Corrupt roaming free, NAB mustn’t be partial: Pakistan is not banana republic, says Supreme Court

The News

ISLAMABAD: The Supreme Court, while hearing a bail petition of an accused pertaining to a case regarding the disappearance of oil tankers, remarked on Thursday that corruption was rampant in the country, and the corrupt were roaming free.
A three-member bench of apex court, headed by Justice Mushir Alam and comprising Justice Muneeb Akhtar and Justice Qazi Muhammad Amin, granted bail to Muhammad Aslam, one of the accused in the Nandipur Power Plant and oil tankers disappearance case.
As the hearing started, Zubair Khalid, the lawyer for the accused, told the court that his client was accused in the case of 134 missing oil tankers, carrying supplies to the Nandipur Power Project, which caused tens of millions of rupees loss.
The lawyer said that there were 34 accused in the reference, but the NAB arrested just one suspect.
The court expressed its displeasure over the matter. Justice Mushir Alam said that NAB should not discriminate, while Justice Amin said the NAB was not using its powers in an equitable manner.
The judges observed that a total of 134 tankers were missing and NAB has arrested the person who was accused over six missing tankers. Justice Amin further said that NAB should end corruption, which was rampant.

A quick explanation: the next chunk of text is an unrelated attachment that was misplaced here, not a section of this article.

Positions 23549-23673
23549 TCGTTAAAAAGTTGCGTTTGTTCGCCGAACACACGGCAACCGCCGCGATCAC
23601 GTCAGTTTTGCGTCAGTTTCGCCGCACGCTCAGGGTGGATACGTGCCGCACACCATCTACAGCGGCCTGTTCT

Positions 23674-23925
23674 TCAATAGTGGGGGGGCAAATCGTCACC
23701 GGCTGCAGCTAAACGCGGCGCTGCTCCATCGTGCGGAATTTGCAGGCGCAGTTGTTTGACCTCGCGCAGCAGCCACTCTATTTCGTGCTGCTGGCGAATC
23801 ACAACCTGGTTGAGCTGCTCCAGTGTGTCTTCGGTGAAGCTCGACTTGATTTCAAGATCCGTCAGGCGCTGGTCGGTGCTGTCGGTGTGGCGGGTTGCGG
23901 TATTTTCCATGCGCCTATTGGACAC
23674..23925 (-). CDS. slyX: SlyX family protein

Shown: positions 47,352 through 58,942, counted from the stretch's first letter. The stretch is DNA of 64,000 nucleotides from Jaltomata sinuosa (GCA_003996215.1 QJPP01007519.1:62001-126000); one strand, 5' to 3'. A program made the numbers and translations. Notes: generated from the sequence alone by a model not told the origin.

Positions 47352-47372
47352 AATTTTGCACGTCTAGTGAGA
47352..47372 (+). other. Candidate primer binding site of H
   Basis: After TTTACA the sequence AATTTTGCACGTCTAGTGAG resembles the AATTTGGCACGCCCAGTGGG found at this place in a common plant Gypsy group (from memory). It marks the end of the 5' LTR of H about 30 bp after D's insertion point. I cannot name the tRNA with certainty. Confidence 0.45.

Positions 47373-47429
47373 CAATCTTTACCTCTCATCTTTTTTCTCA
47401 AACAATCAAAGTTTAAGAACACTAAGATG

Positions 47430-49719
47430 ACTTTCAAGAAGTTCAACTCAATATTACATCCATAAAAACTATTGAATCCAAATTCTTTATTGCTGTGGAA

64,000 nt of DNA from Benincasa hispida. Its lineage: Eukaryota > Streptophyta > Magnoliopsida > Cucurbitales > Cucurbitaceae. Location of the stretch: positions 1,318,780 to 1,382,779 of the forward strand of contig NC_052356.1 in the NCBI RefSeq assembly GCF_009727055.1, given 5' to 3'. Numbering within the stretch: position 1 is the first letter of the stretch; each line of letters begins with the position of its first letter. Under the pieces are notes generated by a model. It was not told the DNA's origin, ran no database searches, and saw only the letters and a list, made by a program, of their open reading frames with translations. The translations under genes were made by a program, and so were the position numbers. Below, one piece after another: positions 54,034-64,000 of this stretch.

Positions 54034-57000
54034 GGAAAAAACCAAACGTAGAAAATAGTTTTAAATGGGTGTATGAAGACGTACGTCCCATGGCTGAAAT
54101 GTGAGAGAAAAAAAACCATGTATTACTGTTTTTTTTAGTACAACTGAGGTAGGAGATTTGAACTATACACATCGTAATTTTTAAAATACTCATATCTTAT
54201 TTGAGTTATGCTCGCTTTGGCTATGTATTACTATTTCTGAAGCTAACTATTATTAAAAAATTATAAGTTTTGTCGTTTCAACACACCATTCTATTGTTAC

He added that all defendants should be treated equally. The special prosecutor of NAB informed the court that the Bureau first nabbed the mastermind.
Justice Mushir Alam said that one accused stole 12 tankers, another 17 and a third one 13 oil tankers, but the NAB arrested the man accused of six missing tankers. Justice Muneeb Akhtar said that NAB should explain the arrest of just one accused.
The special prosecutor said that warrants had been issued for nine other accused in the case. However, Justice Amin said that only warrants had been issued but no arrests were made.
The court sought report from NAB on the arrest of other accused in the case and granted bail to accused Muhammad Aslam.
Meanwhile, the Supreme Court questioned how a Pakistani citizen could be extradited to the US when there existed no such treaty between the two countries.
This observation from the apex court came during the hearing of a case against a Pakistani national accused in the New York Times Square attack. Justice Mushir Alam headed the three-member bench hearing the case.
The accused, Talha Haroon, 19, had challenged his extradition in the apex court. He was arrested in Pakistan in 2016 after the US authorities identified him as one of three men, along with a Canadian citizen and a man from the Philippines, planning attacks on Manhattan’s Times Square and the city’s subway.
An additional deputy commissioner general (ADCG) had ordered Talha’s extradition to the US after conducting an inquiry. The apex court issued a notice to the attorney general for Pakistan for assistance on the matter.
The court declared the documents shared by the government in the matter insufficient and directed the additional attorney general to submit to it a comprehensive report pertaining to extradition of persons with other countries as well as submitting further documents relating to the nature of the offence of the petitioner.
The bench directed that a representative of the Ministry of Interior should be in the court on the next date of hearing. At the outset of hearing, Justice Mushir Alam asked the law officer if extradition of people between the countries was a bilateral process.
“Pakistan is not a dummy and banana republic hence you should give an advice to the government in this regard,” he said.